Everyone knows about cell phone carriers. Not directly, of course. Vendor lock-in is so tight it's too difficult or expensive for most people to even try any service but the one that owns the two-year contract on their soul.
So we all know the carriers mainly by their advertising and reputations:
- Verizon is the biggest, has the best network, most restrictions on cool smartphone functions and highest percentage of customers who hate it but won't switch because other cell networks must be worse.
- AT&T was the place to be when it was the only one with the iPhone, but its network dropped a lot of calls, its prices were high and it lost its mojo to Verizon along with the iPhone monopoly.
- Sprint is the only one that still offers unlimited data, but its phones are so boring it's impossible to look directly at displays of them and no one ever talks about its network.
- T-Mobile…? T-Mobile runs a lot of TV ads with that model in the pink- striped dress. Some people love the model and (or) the dress; some people hate both. No one knows anything else about T-Mobile.
Not surprisingly, some of those perceptions are inaccurate. (T-Mobile offers a cell-phone service in addition to a series of annoying TV ads, for example.)
PCWorld took down one set of those misperceptions this week with comparative tests that show, judging the companies according to data-download speeds in various cities.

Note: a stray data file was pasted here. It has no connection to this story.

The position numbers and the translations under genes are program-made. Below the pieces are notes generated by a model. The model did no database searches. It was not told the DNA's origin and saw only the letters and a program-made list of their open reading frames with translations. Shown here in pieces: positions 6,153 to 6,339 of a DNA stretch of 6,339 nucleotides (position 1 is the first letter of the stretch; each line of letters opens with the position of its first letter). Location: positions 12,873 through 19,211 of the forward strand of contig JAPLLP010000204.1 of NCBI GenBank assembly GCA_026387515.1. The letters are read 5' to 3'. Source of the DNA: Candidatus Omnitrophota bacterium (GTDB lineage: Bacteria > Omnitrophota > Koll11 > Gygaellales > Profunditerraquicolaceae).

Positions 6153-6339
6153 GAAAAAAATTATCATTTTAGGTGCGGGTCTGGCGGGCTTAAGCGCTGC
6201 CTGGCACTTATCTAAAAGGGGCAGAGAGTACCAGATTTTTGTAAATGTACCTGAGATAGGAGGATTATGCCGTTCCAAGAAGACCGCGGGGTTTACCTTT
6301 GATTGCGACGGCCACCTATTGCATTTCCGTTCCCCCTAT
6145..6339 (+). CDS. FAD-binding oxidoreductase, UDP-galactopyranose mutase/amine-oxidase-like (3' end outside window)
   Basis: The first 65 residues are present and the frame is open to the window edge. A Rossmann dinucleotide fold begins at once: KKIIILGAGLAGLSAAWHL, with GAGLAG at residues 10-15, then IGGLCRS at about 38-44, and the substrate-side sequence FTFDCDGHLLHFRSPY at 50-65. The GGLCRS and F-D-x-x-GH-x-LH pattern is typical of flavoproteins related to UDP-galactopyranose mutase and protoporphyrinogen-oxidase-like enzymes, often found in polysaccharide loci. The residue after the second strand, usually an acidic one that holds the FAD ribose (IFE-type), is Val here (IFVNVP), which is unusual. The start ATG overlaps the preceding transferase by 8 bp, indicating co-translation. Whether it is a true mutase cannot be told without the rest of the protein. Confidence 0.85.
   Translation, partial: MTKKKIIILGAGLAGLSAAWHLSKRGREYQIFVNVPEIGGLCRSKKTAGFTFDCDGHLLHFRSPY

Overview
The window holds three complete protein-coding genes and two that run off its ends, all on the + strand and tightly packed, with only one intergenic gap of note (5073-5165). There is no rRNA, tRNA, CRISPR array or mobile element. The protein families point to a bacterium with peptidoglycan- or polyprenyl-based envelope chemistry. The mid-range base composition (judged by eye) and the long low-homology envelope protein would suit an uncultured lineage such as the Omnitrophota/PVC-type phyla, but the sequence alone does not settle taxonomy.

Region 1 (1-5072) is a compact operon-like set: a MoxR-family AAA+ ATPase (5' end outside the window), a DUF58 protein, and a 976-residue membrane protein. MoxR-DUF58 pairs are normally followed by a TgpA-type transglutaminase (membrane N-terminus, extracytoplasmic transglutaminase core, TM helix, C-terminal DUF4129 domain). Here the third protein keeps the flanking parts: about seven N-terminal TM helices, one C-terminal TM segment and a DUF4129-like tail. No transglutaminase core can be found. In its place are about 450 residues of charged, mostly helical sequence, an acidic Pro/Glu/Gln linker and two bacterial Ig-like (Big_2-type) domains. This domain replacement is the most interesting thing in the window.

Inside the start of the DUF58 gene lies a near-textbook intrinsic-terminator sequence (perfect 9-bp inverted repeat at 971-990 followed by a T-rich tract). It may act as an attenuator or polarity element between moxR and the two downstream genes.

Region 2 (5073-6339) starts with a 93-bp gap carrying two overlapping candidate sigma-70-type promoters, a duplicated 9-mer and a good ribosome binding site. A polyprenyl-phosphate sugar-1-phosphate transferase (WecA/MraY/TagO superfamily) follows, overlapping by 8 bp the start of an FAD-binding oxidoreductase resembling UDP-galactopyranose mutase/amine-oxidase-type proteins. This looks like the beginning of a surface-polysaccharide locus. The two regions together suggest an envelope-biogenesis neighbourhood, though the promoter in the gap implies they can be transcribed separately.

The results don't clear up any of the questions about customer-repulsing customer service or cool-feature prevention.
They do bust a lot of myths about the speed (if not the quality or geographic coverage) of carrier networks, which is a good start.
The result? During 2011, using data reflecting average download speeds for 3G and 4G networks in 160 locations, PCWorld found that AT&T and T-Mobile sucked less than Sprint and Verizon, the two leading cell-phone carriers.
In fact, comparing results from the 2011 PC World cell-phone speed test to this year's, T-Mobile was both most-improved player and overall winner(PCW results).
AT&T(PCW results), which both adopted the LTE 4G network technology touted by Verizon and had to share the iPhone spotlight with Verizon afterward, turns out to have a faster LTE network than Verizon in all but four of the cities tested.
Verizon (PCW results), offered 4G in more locations than anyone else, and offered the fastest upload speeds. Even in 4G, though, its download speed (vastly more important to mobile users than upload speed) lagged AT&T's download speeds, which are also improving faster than Verizon's.
Sprint, (PCW results), which bet big on WiMax before realizing LTE would be the networking protocol of the future, was the slowest in both 3G and 4G. "The company seems to have virtually stopped developing its existing 3G and 4G networks while looking for a way to make the transition from its outdated WiMax 4G technology to LTE," PCW reviewer Mark Sullivan wrote.
The results won't help any individual consumers or companies caught in the middle of a long-term contract unless they're willing to pay a usurious early-cancellation penalty.
They are a lot more accurate than the hearsay and TV-commercial-based mental image most consumers rely on for their preferences, and give corporate telecom managers some real-world test results to help tell which carriers are good at schmoozing, sales and presentation and which actually deliver good service in the field.
Read more of Kevin Fogarty's CoreIT blog and follow the latest IT news at ITworld. Follow Kevin on Twitter at @KevinFogarty. For the latest IT news, analysis and how-tos, follow ITworld on Twitter and Facebook.